Local Shift

Relocating and rebranding lobby-level restaurant triples covers despite logistical challenges.

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Staff must commute between THE LCL and the kitchen, walking along the edge of the lobby. Tray covers help retain food temperatures during transit as well as keeping a low profile in front of guests.

It’s not easy for city hotels to find space for new restaurants and extra banquet square footage within an existing footprint. When the property in question is the former New York Helmsley Hotel, an iconic turn-of-century property only blocks away from Grand Central Terminal and the United Nations building, the quest for space is even more challenging.

And yet, when Host Hotels acquired the Helmsley in spring 2011 in order to convert the 774-room property to the Westin Grand Central New York, topping the renovation menu was the creation of a new restaurant and additional B&C territory.

The Westin’s solution was a bold one: to close Leona’s, the existing 135-seat, white-tablecloth restaurant at the back of the lobby, and open a new street-view concept at the lobby’s front—away from the kitchen.

“We knew moving the restaurant to the front, without the nearby kitchen support, would be the biggest challenge,” says Westin Grand Central F&B Director Cristian Vasquez, whose team considered installing a small hood out front for grab ‘n’ go items, then rejected the idea due to lack of space. “But we figured that the revenue from the new lobby-level B&C space would make up for [the inconvenience].”

Gerber Group, the New York-based hotel bar and nightclub developer known for its work with Starwood Hotels, Host Hotels, W Hotels Worldwide, Noble Investment Group, and Ark Partners, took the lead in concept and design. The result was THE LCL: Bar & Kitchen, opened in January 2013. THE LCL’s name plays off the nearby train lines, its locally sourced menu items (including produce from the Westin’s own rooftop garden), and the local patrons the owners expected to attract in addition to hotel guests. THE LCL occupies 2,600 square feet with seating for 40 in the main dining room, 20 in the lounge area, 10 at the bar and 32 in the communal dining area. THE LCL features a street entrance as well as lobby entrance.

As of June, THE LCL was serving about 100 daily covers for lunch and dinner, plus about 30 daily room service meals from the existing kitchen. The cover tally has nearly tripled since Helmsley days. “Revenues from THE LCL and the Madison Ballroom have risen maybe 75% compared to the time when only Leona’s was operating,” Vasquez notes. “The old restaurant was closed two days a week, empty much of the other time. THE LCL is sleek, modern, and bustling.”

The footprint formerly known as Leona’s has been converted into the Madison Ballroom, adding 2,800 square feet to the hotel’s 15,000 total square feet of B&C space.

LCL Logistics

The distance from kitchen to THE LCL is about 70 feet—nearly three-quarters the length of a basketball court. Some 40 feet of the path traverses the Westin’s elegant, marble-clad lobby, while the remaining distance is a service corridor.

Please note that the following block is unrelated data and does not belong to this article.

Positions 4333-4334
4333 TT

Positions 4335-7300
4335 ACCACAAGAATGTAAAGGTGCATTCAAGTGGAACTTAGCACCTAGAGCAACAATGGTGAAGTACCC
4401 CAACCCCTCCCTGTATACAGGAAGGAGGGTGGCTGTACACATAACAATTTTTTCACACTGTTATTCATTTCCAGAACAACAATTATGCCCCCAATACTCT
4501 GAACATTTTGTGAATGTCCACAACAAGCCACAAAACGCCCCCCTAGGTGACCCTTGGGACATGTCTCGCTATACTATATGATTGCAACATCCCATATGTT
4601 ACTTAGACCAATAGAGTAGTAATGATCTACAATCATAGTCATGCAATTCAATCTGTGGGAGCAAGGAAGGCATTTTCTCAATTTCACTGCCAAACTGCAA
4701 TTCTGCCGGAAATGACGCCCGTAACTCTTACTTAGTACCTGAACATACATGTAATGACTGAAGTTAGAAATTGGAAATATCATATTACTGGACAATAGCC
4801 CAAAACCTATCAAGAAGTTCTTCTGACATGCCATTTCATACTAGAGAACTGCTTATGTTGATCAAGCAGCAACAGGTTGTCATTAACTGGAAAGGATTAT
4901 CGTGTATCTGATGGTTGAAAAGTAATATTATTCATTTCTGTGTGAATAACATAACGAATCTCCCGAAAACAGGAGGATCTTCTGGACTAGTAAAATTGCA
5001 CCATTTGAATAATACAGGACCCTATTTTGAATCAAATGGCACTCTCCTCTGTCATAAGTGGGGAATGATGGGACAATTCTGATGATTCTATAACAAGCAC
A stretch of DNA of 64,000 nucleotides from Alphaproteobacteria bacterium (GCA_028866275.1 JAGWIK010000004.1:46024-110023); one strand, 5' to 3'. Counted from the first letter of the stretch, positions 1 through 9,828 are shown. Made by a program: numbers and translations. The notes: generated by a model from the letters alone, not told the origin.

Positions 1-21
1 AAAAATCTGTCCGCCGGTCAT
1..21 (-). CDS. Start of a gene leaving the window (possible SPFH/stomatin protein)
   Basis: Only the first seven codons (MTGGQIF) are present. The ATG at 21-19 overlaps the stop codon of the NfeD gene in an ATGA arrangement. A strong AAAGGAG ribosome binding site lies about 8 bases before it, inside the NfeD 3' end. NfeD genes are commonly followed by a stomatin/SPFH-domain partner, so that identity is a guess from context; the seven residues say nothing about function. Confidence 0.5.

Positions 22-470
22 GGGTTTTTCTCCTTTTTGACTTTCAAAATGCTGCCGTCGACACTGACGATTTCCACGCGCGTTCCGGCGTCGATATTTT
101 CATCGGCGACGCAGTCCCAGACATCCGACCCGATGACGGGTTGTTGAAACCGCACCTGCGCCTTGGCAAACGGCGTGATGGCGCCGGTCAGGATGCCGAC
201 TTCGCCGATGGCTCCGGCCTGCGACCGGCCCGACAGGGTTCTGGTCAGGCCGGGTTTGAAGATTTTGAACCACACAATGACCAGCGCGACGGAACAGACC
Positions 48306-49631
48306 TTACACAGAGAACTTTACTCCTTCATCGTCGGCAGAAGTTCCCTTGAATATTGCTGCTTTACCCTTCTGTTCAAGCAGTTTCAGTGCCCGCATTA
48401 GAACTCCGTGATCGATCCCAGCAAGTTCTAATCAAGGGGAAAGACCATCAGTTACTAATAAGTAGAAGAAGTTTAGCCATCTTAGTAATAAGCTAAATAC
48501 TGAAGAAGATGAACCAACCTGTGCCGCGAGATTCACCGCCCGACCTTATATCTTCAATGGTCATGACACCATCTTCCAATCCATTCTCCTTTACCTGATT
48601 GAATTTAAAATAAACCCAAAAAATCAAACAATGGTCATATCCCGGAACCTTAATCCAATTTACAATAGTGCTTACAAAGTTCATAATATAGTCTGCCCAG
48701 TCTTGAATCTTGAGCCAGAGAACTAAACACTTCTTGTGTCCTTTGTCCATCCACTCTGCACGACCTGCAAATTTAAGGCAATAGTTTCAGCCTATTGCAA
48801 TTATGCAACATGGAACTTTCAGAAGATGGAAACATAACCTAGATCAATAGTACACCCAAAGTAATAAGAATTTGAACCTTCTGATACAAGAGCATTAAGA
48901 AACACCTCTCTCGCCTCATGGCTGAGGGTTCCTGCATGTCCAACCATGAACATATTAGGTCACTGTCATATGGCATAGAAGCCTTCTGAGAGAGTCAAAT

“Servers walk along the edge of the lobby and enter THE LCL through its side door,” Vasquez says. Tray covers help retain food temperatures during transit as well as with keeping a low profile in front of guests.

To further maintain food temperatures, especially during THE LCL’s cold January debut, the team added hot-air curtains at the kitchen and the employee entrance in the service corridor to counteract the wind tunnel that occurred in stormy weather.

The distance factor required extra help. “We added a back busboy, a front busboy, plus a walkie-talkie system,” Vasquez says. “The back busboys deliver food to tables, aided by servers during peak times. The front busboys clean tables and deal with soiled dishes. The barbacks assist the bartenders with daily bar duties and with the delivering of food between kitchen and bar.”

A large walnut armoire, fitted with a POS system, drawers for silverware, linens, and glassware, and storage areas for bus bins, helps disguise LCL’s nuts-and-bolts operations. Bussers return soiled dishes back to warewashing using three-shelved carts covered with linen. Soiled glassware, however, is cleaned in an undercounter glasswasher located behind the bar.

Kitchen Upgrades

The lobby-level kitchen, staffed by five FTEs and a sous chef, currently serves mainly THE LCL and room service; the Madison Ballroom’s larger events are served from the Westin’s third-floor banquet kitchen.

The first-floor kitchen saw a number of equipment upgrades during the Westin’s renovation, mainly replacing older pieces with more efficient versions. Space constraints and the existing hood dictated that the layout, however, remain the same. THE LCL menu was crafted to match existing kitchen equipment.

“We added a Garland/Manitowoc fryer, with four baskets instead of one,” Vasquez says. The unit saves on labor and oil costs thanks to an automatic oil filtration system that filters oil two or three times a day. Other equipment upgrades include a new US Range range, grill, and flattop griddle; a Cleveland Range tilting skillet; Vitamix blenders for both kitchen and bar; and a double-stacked Garland/Manitowoc convection oven.

A Look Ahead

Six months into operation, Gerber Group CEO Scott Gerber is optimistic that this won’t be the only THE LCL.“With the tremendous success of our first location at the Westin New York Grand Central, THE LCL brand is already being fast-tracked with expansion plans to appear in additional Westin properties,” Gerber says.

Janice Cha has covered the foodservice industry for more than a decade, focusing on kitchen equipment for several years.

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